From the moment we settled into a smooshy brown chair at Café Ventana, we thought about the oh-so comfy ones that once lulled us to sleep in the middle of the school day. From then on, the similarities between Café Ventana and a hip student union were everywhere we looked: There's the college sweatshirts, the ubiquitous laptop computers, the music of Nirvana, Kings of Leon, Death Cab for Cutie — reminders all that the gates of Saint Louis University are within mere blocks from this handsome alcove.
When the wind is just right, passersby can actually smell the beignets from the street, and bicyclers can chain their rides to sweet bike-shaped bike racks. Inside, Café Ventana is at once cozy and airy, thanks to the fireplace, as well as the skylight that comprises much of the ceiling. It's not a large place, but even as business remained swift for the duration of our visit, patrons could always find seating along the coffee bar, window sill or, if they're lucky like us, the enveloping hearthside chairs. Many of the people here seem to be alone together: There's the couple in the coordinating North Face fleeces who're almost sitting in each other's laps, but are engrossed in novels. There are silent groups of friends doing homework elbow-to-elbow. There's the pair of bikers in Spandex, cupping their hands around warm coffees in to-go cups as they shrug over the newspaper.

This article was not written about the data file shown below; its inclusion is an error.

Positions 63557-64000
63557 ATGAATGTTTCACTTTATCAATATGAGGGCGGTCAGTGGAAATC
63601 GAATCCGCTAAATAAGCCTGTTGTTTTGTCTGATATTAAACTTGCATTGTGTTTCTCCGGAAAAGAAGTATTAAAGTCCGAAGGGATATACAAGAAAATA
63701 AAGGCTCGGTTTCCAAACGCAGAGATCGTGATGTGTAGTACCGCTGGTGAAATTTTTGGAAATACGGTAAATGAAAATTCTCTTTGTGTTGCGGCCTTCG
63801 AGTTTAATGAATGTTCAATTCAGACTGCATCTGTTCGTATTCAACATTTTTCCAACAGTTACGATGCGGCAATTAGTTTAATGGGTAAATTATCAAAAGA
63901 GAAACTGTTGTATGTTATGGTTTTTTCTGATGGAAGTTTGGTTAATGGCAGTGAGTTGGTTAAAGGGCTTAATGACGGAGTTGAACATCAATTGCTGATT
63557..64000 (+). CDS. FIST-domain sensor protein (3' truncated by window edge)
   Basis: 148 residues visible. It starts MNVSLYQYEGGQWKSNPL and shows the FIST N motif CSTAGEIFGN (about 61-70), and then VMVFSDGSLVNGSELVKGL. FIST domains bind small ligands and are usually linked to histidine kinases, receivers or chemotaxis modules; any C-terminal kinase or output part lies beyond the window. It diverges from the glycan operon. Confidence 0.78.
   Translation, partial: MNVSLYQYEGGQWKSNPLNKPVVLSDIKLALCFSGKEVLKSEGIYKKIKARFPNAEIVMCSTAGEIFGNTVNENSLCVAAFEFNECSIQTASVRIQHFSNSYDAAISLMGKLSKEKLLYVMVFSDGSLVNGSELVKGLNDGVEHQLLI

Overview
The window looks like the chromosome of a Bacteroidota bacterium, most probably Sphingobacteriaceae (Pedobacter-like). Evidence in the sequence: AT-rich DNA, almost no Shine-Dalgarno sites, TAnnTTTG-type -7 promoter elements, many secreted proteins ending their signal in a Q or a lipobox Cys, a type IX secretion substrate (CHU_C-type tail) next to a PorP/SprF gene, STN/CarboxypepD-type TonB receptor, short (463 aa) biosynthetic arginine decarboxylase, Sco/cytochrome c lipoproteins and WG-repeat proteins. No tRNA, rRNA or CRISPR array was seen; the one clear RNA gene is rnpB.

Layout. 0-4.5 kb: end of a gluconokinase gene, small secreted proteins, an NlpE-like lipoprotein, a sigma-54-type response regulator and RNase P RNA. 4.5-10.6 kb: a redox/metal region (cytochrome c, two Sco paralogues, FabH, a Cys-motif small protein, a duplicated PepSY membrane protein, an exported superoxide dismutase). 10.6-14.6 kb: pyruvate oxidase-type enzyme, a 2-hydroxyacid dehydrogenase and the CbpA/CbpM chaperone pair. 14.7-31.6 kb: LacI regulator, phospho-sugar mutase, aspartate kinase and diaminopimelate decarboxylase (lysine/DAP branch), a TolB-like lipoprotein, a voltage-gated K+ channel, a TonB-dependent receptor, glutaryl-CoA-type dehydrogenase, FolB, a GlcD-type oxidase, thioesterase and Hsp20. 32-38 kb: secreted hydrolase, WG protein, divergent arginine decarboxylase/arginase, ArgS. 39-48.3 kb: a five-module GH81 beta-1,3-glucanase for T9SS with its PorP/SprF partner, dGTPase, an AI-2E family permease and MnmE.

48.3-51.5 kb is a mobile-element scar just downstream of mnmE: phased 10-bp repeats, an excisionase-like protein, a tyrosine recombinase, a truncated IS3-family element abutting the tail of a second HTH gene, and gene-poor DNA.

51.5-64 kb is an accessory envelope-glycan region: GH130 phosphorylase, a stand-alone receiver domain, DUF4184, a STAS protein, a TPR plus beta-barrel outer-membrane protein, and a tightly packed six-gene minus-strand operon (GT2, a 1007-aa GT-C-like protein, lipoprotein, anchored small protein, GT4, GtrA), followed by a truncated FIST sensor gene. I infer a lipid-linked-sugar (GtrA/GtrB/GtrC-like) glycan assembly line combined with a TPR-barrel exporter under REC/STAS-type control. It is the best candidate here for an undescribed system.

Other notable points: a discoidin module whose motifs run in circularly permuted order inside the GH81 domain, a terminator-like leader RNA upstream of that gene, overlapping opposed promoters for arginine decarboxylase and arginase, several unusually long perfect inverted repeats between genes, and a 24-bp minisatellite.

The food and drink menus are on flat-screen televisions, and under the heading "spirited coffees" — a totally nonjudgmental title for drinks before noon, we're happy to note — we find the Spanish Coffee: It's coffee spiked with brandy and rum, rimmed with caramelized sugar and topped with whipped cream (which seemed a bit extraneous, but dissolved into the drink quickly enough). A deep whiff reveals the unmistakable sharpness of the liquors, but it goes down as innocently as hot chocolate. The caramelized sugar that lines the glass lends the drink an aftertaste not unlike crème brulee; if you take awhile to finish it, the sugar granules crystallize like geodes. We could drink this stuff by the thermos.
The Spanish Coffee now drained, we put down the Sunday paper and consider the environment. When we think no one's looking, we throw our legs over the side of the big brown chair, rest our head against its back, and — briefly, wistfully — close our eyes.
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